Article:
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Higher Education

In the medieval ages, a universitas was quite unlike the sophisticated places of learning of modern times, amounting to a sort of guild of scholars with interest in learning. Back then, a universitas existed with a charter granted by the Catholic pope. Because of the charter, religious studies were always associated with these early educational gathering places that often amounted to study sessions in rented rooms. As merchants became successful in trade, many wanted their sons to gain social skills with other sons of influential men and to acquire knowledge of use throughout life. Society possessed a need for educated persons as clergy, secretaries to courts, physicians and other professional positions.

The first universities in France, Germany, England and Italy were founded when feudalism was at its height, unlike the founding of the University of Uppsala in 1477, a strong feeling of national pride resulted in an attempt to collect and organize the historical records of Sweden. The best known historian of the day was the scholar and university teacher Ericus Olai.

The university received little support and actually folded in the sixteenth century (1510) under Gustavus Vasa, then was reopened, with little additional support until early in the seventeenth century when there was perceived a need for educated public servants. The university in 1595 reopened and had no connection to Rome.

Gustav Adolphus undertook a reform of the University of Uppsala, in part to halt the flow of young scholars out of the country who had to seek an education in other countries. The university received a large endowment from Gustav Adolph, increasing the faculty size and curriculum offerings. At first the main reforms were in the subject areas of theology, accounting and philosophy. Sweden took the important step of adding a medical school in 1663. Also in the seventeenth century, a law division was offered.

According to the writings of historian Franklin D. Scott, even some peasant lads were permitted to obtain a university language in the seventeenth century; they paid their way by begging and by singing.

Other important institutions of higher education followed. Universities were built at Dorpat in 1632, Åbo in 1640, and Lund in 1668.

The Swedish state has, from the inception of higher education in the country, taken governing authority and responsibility for the education of its students. Even two former private universities, the University of Gothenburg and the University of Stockholm, respectively became state universities in 1954 and 1960.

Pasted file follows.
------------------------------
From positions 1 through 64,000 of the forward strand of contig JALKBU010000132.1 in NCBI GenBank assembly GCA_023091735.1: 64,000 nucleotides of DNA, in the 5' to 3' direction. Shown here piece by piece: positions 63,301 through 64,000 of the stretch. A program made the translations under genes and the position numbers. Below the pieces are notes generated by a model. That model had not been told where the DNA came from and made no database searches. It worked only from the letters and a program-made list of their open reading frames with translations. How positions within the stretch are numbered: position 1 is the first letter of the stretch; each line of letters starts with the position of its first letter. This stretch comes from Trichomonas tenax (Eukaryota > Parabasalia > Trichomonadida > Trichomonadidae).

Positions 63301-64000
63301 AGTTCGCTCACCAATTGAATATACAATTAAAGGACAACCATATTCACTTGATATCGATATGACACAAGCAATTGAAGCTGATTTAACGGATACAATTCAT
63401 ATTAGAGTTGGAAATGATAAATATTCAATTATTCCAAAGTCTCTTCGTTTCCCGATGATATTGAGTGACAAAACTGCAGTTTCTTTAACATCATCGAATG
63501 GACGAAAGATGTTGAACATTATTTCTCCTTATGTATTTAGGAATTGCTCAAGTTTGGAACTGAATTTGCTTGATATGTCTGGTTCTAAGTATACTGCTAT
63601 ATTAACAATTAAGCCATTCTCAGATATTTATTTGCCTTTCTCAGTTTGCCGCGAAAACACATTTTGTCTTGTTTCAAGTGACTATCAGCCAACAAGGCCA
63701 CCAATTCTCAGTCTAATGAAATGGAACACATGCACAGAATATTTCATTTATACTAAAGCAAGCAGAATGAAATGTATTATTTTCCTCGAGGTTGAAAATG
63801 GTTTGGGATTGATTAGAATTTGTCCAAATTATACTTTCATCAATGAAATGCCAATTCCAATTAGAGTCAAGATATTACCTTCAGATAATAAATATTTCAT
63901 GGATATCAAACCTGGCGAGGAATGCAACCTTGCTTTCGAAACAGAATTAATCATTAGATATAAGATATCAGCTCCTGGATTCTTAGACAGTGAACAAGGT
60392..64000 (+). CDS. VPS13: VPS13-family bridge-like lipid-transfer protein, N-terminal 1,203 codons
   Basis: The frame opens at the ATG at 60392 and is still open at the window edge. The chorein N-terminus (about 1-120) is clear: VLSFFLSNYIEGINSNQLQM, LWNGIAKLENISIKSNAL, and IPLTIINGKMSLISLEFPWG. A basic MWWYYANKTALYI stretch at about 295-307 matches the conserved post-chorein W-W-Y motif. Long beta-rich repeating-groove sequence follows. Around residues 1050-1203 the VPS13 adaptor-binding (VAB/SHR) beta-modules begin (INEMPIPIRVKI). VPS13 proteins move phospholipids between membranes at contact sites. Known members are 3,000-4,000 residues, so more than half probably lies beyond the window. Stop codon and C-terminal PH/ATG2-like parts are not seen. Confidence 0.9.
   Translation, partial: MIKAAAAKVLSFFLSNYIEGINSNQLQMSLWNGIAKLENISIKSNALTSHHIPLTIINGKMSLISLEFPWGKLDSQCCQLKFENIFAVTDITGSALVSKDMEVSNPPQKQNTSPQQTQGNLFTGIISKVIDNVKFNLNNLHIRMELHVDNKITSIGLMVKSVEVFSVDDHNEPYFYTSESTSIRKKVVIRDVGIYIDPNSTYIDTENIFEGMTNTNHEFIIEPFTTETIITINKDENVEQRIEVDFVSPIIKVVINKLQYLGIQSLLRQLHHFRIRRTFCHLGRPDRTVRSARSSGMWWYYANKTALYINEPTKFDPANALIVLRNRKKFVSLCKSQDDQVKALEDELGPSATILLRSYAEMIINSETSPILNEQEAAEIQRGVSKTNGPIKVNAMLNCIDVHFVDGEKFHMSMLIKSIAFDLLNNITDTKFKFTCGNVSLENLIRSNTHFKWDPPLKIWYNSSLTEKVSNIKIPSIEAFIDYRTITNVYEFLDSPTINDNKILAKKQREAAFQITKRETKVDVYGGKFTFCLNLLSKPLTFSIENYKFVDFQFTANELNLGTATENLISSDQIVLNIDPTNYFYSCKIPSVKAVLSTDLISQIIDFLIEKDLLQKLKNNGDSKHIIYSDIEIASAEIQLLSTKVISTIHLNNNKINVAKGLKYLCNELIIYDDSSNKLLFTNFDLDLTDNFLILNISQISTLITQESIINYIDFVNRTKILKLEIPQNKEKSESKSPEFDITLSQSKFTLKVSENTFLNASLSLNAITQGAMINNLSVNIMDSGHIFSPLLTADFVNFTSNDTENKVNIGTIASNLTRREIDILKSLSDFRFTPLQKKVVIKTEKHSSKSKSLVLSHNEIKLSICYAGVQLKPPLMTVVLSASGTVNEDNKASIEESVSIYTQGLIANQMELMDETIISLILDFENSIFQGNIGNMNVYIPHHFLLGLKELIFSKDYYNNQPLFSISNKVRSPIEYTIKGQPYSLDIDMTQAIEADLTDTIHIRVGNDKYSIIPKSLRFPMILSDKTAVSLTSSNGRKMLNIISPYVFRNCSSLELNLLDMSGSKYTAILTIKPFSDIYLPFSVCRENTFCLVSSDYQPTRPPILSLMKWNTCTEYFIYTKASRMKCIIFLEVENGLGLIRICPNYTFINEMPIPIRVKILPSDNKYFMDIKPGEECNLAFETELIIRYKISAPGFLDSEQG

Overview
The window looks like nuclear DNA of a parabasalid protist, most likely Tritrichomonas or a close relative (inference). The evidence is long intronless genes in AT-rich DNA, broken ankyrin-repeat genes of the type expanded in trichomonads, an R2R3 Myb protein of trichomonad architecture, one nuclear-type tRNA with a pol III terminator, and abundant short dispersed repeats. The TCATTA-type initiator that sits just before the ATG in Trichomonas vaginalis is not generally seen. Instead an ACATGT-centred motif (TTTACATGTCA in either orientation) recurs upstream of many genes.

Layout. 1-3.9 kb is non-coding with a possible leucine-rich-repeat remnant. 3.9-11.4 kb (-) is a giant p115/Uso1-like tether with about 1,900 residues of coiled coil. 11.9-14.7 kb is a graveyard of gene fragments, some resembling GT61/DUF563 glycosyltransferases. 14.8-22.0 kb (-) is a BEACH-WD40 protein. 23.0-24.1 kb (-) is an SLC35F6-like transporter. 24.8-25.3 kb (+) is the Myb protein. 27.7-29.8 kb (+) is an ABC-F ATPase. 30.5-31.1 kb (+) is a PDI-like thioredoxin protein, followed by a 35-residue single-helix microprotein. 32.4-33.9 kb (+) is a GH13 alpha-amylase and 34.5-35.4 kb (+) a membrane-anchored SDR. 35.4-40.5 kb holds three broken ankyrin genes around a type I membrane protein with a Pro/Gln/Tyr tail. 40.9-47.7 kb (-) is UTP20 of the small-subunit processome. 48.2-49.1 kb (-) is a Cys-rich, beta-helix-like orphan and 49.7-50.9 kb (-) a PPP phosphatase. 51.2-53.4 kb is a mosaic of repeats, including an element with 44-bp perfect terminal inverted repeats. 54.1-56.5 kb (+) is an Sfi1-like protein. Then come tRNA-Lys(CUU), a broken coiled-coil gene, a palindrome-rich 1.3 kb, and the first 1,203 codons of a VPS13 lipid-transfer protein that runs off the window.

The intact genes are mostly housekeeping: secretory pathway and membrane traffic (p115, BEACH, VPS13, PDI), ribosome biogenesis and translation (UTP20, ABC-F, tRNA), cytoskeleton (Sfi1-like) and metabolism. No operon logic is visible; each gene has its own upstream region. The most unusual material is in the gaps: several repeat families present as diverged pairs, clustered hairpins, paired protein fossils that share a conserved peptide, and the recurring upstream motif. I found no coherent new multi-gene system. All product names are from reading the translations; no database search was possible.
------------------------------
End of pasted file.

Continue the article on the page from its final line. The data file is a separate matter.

The higher education system was extensively reformed in 1977. Nearly all postsecondary education was included in a single system, as the state created a uniform system that reached every level of postsecondary tertiary education. Reforms in 1977 and 1979 established broader policies for higher education, making entrance requirements into many study specialties far more rigorous than they had been.

In general, Swedish schools of higher education became far more selective. Higher Education programs were categorized into five specialties: administration and economics; technology; teaching, healthcare and medicine; and cultural work and social care. There also was greater emphasis on increasing the research component in schools of higher education. These reforms were the result of nine years of planning and discussion that followed recommendations by a 1968 higher-education fact-finding committee.

Another reform established by the government in 1977 was a cutoff point for the number of students that could be accepted by schools of higher learning. The decision on where to draw the line on the number of acceptances passed from the government to the institutions themselves during the transition to autonomy status during the 1993-1994 school year. Institutions were given some leeway to accept more students than the ceiling calls for if the institution can demonstrate it does so without relaxing its standards for a quality education for all students.

Both government or institutionally controlled schools are free of tuition in Sweden. That makes universities and colleges competitive since they must limit themselves to a certain number of acceptances each year. The aforementioned changes in the administration of institutes of higher education in the 1990s also resulted in the various institutions of higher education becoming generally more competitive. Also outlined were ways that independent colleges and universities can be established with the authority from the state to grant degrees.

The reforms also expanded the system of electives for students, giving those enrolled more flexibility in choosing studies reflecting their own professional and cultural interests. After the Swedish Parliament adopted reforms in 1992, the following year the Higher Education Act governed the system. The reforms led to a 50 percent increase in student enrollments in less than a decade. As of 1996-1997, just under one-third (30 percent) of Swedish upper school graduates attended a Swedish university or college within five years after finishing their secondary schooling, according to figures supplied by the Swedish Embassy in the United States. First-time enrollments annually reach 65,000.